About Microbot Medical, Inc.
Microbot was founded in 2010 and became a NASDAQ listed company on November 28, 2016. The Company specializes in transformational micro-robotic medical technologies leveraging the natural and artificial lumens within the human body. Microbot’s current platforms, ViRob and TipCAT, are comprised of two highly advanced micro-robotic technologies, from which the Company is currently developing its first two product candidates: the Self Cleaning Shunt, or SCS, for the treatment of hydrocephalus and Normal Pressure Hydrocephalus, or NPH; and a self-propelling, semi-disposable endoscope that is being developed initially for use in colonoscopy procedures. Further information about Microbot Medical is available at http://www.microbotmedical.com.
The ViRob technology is a revolutionary autonomous crawling micro-robot which can be controlled remotely or within the body. Its miniature dimensions allow it to navigate and crawl in different spaces within the human body, including blood vessels, the digestive tract and the respiratory system. Its unique structure gives it the ability to move in tight spaces and curved passages as well as the ability to remain within the human body for prolonged time. To learn more about ViRob please visit http://www.microbotmedical.com/technology/virob/.
TipCAT is a transformational self-propelled, flexible, and semi-disposable endoscope providing see & treat capabilities within tubular lumens in the human body such as the colon, blood vessels, and the urinary tract. Its locomotion mechanism is perfectly suitable to navigate and crawl through natural & artificial tubular lumens, applying the minimal necessary pressure to achieve the adequate friction required for gentle, fast, and safe advancement within the human body. To learn more about TipCAT visit http://www.microbotmedical.com/technology/tipcat/.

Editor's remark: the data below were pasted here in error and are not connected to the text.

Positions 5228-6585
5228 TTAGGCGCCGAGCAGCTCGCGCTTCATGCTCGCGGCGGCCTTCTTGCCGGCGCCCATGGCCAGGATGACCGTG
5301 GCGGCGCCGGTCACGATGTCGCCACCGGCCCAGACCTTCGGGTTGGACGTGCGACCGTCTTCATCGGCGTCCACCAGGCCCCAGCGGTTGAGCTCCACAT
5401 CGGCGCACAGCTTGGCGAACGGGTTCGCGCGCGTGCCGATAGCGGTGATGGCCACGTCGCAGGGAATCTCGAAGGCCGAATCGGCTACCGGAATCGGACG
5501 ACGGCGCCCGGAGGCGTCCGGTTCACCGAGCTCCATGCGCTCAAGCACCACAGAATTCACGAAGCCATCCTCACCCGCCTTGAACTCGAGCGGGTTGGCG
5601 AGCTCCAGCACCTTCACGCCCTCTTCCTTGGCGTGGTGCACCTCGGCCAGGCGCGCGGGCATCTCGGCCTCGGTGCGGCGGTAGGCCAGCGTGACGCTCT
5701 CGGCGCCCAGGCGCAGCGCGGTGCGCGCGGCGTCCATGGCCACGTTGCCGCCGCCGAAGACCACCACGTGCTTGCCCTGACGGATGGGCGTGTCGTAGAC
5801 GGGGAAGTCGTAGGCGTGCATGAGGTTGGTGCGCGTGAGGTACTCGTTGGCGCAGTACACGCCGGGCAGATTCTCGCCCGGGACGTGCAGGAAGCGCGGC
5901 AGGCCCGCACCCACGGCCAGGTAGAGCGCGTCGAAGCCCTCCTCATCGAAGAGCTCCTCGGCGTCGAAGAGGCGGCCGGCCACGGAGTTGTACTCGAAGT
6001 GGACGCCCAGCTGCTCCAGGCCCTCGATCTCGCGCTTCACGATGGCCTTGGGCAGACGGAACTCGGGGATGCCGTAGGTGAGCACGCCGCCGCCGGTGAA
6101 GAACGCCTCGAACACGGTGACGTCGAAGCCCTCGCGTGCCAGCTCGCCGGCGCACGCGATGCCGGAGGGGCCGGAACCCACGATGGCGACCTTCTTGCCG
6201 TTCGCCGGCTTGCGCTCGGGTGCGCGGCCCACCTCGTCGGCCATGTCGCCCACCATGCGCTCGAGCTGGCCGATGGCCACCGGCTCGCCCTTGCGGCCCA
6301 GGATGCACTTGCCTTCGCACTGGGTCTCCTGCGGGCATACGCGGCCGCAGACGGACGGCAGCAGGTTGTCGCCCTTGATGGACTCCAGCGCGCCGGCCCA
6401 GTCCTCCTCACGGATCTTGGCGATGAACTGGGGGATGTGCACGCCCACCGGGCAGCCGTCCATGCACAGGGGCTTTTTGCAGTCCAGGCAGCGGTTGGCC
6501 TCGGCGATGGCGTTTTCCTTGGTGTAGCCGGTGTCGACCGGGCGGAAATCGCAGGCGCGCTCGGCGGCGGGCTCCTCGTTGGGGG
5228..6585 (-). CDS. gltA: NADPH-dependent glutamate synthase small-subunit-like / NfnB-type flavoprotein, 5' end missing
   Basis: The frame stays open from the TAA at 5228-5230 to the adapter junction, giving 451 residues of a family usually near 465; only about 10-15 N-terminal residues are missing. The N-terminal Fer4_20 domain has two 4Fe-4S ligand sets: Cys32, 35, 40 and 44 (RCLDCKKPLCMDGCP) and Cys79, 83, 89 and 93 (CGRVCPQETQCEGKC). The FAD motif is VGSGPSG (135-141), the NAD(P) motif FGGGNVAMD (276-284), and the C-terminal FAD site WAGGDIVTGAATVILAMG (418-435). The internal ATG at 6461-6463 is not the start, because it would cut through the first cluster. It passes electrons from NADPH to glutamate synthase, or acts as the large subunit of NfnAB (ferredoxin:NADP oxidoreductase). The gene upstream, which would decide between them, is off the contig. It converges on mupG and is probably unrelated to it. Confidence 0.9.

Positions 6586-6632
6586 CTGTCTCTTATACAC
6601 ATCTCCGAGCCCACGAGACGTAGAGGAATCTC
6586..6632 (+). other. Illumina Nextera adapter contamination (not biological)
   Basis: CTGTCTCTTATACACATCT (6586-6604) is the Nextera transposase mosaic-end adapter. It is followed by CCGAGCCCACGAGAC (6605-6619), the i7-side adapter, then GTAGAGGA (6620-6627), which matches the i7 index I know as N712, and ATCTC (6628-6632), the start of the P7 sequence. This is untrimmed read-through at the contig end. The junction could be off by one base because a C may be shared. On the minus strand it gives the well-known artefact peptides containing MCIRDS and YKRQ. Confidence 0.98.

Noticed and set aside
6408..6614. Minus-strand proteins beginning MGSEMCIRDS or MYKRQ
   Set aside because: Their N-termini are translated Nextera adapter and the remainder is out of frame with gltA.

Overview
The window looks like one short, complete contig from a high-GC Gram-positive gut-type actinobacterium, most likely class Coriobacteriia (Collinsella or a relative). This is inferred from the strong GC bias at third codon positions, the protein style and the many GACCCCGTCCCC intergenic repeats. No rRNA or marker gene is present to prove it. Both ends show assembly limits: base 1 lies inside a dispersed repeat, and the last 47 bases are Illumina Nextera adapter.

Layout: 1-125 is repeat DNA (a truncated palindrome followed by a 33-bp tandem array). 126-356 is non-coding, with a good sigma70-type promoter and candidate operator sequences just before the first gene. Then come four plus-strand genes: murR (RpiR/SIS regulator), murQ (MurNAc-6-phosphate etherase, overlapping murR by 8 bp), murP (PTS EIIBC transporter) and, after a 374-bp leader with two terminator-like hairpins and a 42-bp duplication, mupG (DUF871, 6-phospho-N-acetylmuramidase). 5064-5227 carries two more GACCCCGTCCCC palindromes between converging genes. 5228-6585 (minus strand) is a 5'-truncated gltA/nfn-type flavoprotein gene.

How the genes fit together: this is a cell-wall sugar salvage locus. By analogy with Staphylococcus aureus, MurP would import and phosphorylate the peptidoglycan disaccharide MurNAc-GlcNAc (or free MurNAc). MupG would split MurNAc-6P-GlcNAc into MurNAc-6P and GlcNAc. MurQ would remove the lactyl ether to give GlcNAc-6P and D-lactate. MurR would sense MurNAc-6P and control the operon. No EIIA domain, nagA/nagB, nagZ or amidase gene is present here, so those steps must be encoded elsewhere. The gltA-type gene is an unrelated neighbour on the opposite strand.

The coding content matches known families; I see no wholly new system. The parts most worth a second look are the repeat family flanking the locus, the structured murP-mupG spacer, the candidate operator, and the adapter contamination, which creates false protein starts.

About Washington University School of Medicine
Washington University School of Medicine’s 2,100 employed and volunteer faculty physicians also are the medical staff of Barnes-Jewish and St. Louis Children’s hospitals. The School of Medicine is one of the leading medical research, teaching and patient-care institutions in the nation, currently ranked sixth in the nation by U.S. News & World Report. Through its affiliations with Barnes-Jewish and St. Louis Children’s hospitals, the School of Medicine is linked to BJC HealthCare.
Statements pertaining to future financial and/or operating results, future growth in research, technology, clinical development, and potential opportunities for Microbot Medical Inc. and its subsidiaries, along with other statements about the future expectations, beliefs, goals, plans, or prospects expressed by management constitute forward-looking statements. Any statements that are not historical fact (including, but not limited to statements that contain words such as “will,” “believes,” “plans,” “anticipates,” “expects” and “estimates”) should also be considered to be forward-looking statements. Forward-looking statements involve risks and uncertainties, including, without limitation, risks inherent in the development and/or commercialization of potential products, uncertainty in the results of clinical trials or regulatory approvals, need and ability to obtain future capital, and maintenance of intellectual property rights. Actual results may differ materially from the results anticipated in these forward-looking statements and as such should be evaluated together with the many uncertainties that affect the businesses of Microbot Medical Inc. particularly those mentioned in the cautionary statements found in Microbot Medical Inc.’s filings with the Securities and Exchange Commission. Microbot Medical disclaims any intent or obligation to update these forward-looking statements.